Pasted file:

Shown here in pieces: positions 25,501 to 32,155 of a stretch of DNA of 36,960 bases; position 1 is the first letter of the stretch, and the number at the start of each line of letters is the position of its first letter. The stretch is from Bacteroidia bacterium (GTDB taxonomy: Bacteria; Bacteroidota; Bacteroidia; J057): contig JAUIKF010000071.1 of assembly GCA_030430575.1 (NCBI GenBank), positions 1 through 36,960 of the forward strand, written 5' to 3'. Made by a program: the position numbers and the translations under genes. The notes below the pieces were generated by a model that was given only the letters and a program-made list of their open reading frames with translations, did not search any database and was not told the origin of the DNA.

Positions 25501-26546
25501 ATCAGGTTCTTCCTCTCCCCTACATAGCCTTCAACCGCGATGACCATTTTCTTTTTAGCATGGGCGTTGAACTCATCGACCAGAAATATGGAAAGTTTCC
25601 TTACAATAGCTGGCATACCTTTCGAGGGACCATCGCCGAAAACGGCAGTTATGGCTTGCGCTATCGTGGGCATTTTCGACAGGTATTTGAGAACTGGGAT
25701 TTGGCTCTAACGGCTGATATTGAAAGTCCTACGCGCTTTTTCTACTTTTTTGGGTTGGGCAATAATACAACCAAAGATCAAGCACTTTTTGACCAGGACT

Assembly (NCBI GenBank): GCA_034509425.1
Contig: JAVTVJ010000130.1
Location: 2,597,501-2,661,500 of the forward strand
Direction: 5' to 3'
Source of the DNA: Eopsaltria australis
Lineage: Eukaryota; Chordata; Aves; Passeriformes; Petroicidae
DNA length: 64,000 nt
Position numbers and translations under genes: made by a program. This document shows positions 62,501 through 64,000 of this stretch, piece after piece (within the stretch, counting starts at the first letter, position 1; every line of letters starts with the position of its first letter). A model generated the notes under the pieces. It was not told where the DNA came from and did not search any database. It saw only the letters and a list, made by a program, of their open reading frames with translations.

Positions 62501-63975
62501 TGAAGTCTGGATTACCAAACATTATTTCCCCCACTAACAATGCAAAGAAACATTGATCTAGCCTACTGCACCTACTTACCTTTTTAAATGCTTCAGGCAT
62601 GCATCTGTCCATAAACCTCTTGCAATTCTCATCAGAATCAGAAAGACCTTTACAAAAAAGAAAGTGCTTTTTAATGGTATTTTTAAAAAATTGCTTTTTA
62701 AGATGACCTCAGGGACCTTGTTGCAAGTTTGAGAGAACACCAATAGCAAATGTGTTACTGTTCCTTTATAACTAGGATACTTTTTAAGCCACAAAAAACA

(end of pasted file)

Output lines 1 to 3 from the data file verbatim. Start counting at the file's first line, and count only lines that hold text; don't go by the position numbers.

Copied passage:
Shown here in pieces: positions 25,501 to 32,155 of a stretch of DNA of 36,960 bases; position 1 is the first letter of the stretch, and the number at the start of each line of letters is the position of its first letter. The stretch is from Bacteroidia bacterium (GTDB taxonomy: Bacteria; Bacteroidota; Bacteroidia; J057): contig JAUIKF010000071.1 of assembly GCA_030430575.1 (NCBI GenBank), positions 1 through 36,960 of the forward strand, written 5' to 3'. Made by a program: the position numbers and the translations under genes. The notes below the pieces were generated by a model that was given only the letters and a program-made list of their open reading frames with translations, did not search any database and was not told the origin of the DNA.

Positions 25501-26546
25501 ATCAGGTTCTTCCTCTCCCCTACATAGCCTTCAACCGCGATGACCATTTTCTTTTTAGCATGGGCGTTGAACTCATCGACCAGAAATATGGAAAGTTTCC